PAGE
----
Joint Combat Search and Rescue - Operational Necessity or Afterthought
NATIONAL DEFENSE UNIV WASHINGTON DC INST FOR NATIONAL STRATEGIC STUDIES
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Military and civilian leaders recognize the need to assign a greater priority to combat search and rescue CSAR. Today a combat rescue has political and military implications that range from the tactical to strategic level. Public concern over casualties can intensify a situation that involves even one American life into a major crisis. Current joint doctrine stresses individual service CSAR that allows a joint effort when service capabilities are exceeded. Although service capabilities are being maintained, the Armed Forces emphasize joint planning, coordination, and execution of such missions as the norm, not the exception. Current doctrine should be revised to furnish reliable and flexible joint CSAR support to both CINCs and other joint force commanders JFCs. The military has conducted a range of operations-occasionally combat-in recent decades. Public support for committing forces has been difficult to achieve and maintain. Airpower is often perceived as a low cost way of demonstrating national will with lower risk than deploying forces on the ground. While the real danger to airmen-who most commonly precipitate CSAR-may appear low, manportable and larger surface-to-air missiles have proliferated.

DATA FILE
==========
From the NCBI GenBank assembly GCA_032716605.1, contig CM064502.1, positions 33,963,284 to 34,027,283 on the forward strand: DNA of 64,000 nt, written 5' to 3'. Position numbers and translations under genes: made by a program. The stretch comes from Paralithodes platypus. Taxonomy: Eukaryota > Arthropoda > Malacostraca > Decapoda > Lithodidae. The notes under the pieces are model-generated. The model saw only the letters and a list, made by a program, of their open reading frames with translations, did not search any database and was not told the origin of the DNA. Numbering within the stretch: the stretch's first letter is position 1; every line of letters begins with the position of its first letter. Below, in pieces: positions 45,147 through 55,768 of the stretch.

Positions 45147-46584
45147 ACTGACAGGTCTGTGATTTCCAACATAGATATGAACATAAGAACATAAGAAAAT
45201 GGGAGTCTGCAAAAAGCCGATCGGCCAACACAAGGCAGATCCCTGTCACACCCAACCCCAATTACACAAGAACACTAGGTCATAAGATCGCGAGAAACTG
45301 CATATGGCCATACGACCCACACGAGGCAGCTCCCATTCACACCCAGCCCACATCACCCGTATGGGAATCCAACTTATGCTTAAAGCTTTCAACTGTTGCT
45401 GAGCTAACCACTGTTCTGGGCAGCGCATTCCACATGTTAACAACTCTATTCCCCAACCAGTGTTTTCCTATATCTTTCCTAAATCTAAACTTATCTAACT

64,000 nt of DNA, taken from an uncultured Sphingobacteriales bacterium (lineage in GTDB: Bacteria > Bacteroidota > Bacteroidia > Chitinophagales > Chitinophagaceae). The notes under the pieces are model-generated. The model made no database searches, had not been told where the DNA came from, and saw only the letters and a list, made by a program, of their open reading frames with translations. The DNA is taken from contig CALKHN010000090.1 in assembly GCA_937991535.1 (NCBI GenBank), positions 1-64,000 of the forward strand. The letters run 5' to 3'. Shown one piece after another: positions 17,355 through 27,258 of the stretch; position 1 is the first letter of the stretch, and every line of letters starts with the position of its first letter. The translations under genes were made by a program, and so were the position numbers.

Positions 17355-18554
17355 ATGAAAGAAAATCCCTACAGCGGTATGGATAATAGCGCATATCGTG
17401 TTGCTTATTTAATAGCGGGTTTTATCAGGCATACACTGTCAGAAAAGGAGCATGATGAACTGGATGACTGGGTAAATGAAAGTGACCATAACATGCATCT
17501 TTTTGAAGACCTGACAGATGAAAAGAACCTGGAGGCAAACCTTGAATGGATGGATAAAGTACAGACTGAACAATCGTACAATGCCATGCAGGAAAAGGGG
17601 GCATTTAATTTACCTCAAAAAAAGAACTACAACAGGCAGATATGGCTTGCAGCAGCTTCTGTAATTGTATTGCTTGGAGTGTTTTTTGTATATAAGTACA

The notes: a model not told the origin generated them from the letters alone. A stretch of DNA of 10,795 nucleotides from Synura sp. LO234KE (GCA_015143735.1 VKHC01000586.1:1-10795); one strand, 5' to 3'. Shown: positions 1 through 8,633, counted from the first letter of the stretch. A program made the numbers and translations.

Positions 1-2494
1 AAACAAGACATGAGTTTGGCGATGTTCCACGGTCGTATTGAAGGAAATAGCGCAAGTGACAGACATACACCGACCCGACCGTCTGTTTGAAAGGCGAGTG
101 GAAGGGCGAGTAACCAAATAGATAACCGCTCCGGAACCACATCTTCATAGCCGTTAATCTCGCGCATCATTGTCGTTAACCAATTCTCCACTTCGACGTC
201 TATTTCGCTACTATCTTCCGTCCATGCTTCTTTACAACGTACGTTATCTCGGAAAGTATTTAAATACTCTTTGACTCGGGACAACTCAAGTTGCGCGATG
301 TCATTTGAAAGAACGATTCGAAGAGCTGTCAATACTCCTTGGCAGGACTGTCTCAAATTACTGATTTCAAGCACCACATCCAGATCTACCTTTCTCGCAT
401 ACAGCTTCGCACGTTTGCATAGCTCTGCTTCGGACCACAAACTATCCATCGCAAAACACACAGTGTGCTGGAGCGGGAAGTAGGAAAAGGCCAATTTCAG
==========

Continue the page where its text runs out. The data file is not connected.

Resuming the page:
- Military Forces and Organizations
- Escape, Rescue and Survival